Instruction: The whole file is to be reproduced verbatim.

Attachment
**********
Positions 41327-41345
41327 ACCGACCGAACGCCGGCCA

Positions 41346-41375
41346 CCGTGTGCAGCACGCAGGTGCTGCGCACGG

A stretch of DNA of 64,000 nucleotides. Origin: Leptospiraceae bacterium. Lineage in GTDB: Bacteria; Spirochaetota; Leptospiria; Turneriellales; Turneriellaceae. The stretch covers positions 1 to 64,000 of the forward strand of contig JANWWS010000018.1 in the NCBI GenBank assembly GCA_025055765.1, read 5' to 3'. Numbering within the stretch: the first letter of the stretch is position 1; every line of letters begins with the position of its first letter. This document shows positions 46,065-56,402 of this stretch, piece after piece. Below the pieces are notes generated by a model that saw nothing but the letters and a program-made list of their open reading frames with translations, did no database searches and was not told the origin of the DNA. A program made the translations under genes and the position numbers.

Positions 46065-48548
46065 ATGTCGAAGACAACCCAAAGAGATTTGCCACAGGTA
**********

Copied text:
Positions 41327-41345
41327 ACCGACCGAACGCCGGCCA

Positions 41346-41375
41346 CCGTGTGCAGCACGCAGGTGCTGCGCACGG

A stretch of DNA of 64,000 nucleotides. Origin: Leptospiraceae bacterium. Lineage in GTDB: Bacteria; Spirochaetota; Leptospiria; Turneriellales; Turneriellaceae. The stretch covers positions 1 to 64,000 of the forward strand of contig JANWWS010000018.1 in the NCBI GenBank assembly GCA_025055765.1, read 5' to 3'. Numbering within the stretch: the first letter of the stretch is position 1; every line of letters begins with the position of its first letter. This document shows positions 46,065-56,402 of this stretch, piece after piece. Below the pieces are notes generated by a model that saw nothing but the letters and a program-made list of their open reading frames with translations, did no database searches and was not told the origin of the DNA. A program made the translations under genes and the position numbers.

Positions 46065-48548
46065 ATGTCGAAGACAACCCAAAGAGATTTGCCACAGGTA